Oil jumps, then pares gains as Trump pressures Opec again
- Author: Wendy Palmer Sep 27, 2018,
Sep 27, 2018, 1:18
Brent crude futures settled up 67 cents at US$81.87 a barrel.
Brent crude prices rose to a almost four-year high above above $82 a barrel on Tuesday after OPEC and its allies said they would stick to the plan they agreed to in June. United States crude futures rose 20 cents to US$72.28 a barrel, close to the highest since mid-July.
At the same time, the demand worldwide is reaching 100 million barrels per day for the first time in history.
"This is the oil market's response to the OPEC and allies' refusal to step up its oil production", said Carsten Fritsch, commodities analyst at Commerzbank in Frankfurt.
Earlier on Monday, Oil prices rose by nearly 2 percent as the US sanctions restricted Iranian crude exports, which helped tighten the total global supply.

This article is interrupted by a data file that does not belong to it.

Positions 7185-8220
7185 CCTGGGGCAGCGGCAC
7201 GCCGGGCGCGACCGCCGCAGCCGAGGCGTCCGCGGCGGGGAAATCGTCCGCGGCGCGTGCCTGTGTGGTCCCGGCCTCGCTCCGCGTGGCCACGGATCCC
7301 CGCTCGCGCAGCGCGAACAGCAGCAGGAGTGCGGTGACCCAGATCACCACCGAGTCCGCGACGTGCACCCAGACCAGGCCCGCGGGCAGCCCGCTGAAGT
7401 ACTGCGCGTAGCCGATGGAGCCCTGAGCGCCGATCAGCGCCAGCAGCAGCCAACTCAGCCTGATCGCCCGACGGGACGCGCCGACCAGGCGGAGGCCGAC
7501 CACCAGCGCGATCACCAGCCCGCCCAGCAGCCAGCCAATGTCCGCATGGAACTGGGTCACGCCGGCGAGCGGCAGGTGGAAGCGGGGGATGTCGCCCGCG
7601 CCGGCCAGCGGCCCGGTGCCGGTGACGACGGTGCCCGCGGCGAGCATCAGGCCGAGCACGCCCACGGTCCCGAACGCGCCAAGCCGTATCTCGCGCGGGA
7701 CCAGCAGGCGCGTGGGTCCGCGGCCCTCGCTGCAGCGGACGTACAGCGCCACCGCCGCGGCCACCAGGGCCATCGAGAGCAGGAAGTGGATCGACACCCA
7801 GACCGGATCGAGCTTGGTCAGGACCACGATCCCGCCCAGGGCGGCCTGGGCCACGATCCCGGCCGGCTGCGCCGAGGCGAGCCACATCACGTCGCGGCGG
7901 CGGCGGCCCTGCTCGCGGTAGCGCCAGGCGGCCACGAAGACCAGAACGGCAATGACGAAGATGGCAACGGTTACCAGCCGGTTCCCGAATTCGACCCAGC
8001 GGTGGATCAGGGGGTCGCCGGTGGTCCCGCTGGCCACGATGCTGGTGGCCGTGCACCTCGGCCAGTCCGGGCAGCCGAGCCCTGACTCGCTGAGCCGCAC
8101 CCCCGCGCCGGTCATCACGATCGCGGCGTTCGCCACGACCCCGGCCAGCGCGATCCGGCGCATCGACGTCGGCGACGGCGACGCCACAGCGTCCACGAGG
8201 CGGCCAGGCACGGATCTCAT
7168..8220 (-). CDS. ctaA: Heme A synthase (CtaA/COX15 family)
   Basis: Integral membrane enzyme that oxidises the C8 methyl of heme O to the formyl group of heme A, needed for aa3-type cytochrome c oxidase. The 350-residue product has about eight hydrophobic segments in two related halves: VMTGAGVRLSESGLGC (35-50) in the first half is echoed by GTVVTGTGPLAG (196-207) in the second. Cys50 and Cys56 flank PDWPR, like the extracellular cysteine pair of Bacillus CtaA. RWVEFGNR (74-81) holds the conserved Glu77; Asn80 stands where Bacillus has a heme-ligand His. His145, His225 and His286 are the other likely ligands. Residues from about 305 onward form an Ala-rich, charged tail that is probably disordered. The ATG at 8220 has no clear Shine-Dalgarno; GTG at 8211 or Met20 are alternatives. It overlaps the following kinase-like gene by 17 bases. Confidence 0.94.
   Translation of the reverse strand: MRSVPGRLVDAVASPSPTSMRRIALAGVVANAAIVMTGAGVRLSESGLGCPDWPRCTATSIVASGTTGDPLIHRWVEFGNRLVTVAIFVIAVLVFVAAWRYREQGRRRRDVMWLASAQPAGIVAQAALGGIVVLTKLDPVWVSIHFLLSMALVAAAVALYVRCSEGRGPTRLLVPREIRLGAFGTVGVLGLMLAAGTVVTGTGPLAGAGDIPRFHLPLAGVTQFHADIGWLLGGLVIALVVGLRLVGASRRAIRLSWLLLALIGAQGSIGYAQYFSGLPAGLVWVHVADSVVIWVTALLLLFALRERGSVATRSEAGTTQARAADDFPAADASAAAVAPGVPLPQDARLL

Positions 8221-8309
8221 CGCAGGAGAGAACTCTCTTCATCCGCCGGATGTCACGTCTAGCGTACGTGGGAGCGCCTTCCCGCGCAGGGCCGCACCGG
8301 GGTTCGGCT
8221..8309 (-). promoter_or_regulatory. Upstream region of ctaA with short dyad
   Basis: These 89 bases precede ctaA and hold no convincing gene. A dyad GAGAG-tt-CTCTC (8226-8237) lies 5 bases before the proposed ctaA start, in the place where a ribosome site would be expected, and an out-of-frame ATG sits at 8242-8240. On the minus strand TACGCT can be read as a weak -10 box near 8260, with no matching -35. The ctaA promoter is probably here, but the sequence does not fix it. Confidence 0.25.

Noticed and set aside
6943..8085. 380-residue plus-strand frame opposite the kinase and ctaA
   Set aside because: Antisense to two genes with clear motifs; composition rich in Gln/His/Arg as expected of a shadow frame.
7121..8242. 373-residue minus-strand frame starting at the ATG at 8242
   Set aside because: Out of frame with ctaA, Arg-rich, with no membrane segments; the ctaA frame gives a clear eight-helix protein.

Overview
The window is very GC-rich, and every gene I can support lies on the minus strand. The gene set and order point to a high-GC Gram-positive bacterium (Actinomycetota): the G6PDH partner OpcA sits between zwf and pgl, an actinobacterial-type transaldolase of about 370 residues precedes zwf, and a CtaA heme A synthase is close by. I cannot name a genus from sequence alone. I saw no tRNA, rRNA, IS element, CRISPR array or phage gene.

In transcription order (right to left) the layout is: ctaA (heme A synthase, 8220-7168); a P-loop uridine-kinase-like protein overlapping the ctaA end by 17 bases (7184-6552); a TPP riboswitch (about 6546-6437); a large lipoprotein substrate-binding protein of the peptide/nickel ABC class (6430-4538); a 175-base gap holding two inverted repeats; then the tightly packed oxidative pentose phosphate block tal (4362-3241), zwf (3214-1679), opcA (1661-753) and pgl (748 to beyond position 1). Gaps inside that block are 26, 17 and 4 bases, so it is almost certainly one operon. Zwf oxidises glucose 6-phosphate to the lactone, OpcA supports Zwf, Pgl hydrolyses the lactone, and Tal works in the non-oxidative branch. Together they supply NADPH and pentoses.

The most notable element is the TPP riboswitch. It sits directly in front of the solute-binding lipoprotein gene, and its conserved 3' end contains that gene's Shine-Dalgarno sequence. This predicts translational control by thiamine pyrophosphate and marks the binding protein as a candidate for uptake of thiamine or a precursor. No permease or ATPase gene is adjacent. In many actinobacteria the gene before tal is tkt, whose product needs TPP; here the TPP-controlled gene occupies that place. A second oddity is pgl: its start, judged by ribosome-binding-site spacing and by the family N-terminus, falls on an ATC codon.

Global benchmark Brent is on course for its fifth consecutive quarterly increase, the longest stretch since early 2007, when a six-quarter run led to a record high of US$147.50 a barrel.
It's unclear, however, how much other countries will follow suit once a second set of sanctions targeting Iran's oil sector take effect on 4 November. Meanwhile, the European Union announced a plan to continue buying Iranian crude via a special-purpose vehicle for barter transactions.
It could cause Washington to take extraordinary steps, including the use of the Strategic Petroleum Reserve, to cool down the crude oil and other fuel prices ahead of the USA mid-term elections.
In a Tuesday speech at the U.N., Trump reiterated calls on OPEC to pump more oil, accused Iran of sowing chaos and promised further sanctions on the country.
The so-called "Opec+" group, which includes Russia, Oman and Kazakhstan, met over the weekend to discuss a possible increase in crude output, but the group was in no rush to do so.
"If he wants the price of oil not to go up and the market not to get destabilised, he should stop unwarranted and disruptive interference in the Middle East and not be an obstacle to the production and export of Iran's oil".
USA officials, including President Donald Trump, are trying to reassure consumers and investors that enough supply will remain in the oil market and have pushed OPEC to raise output.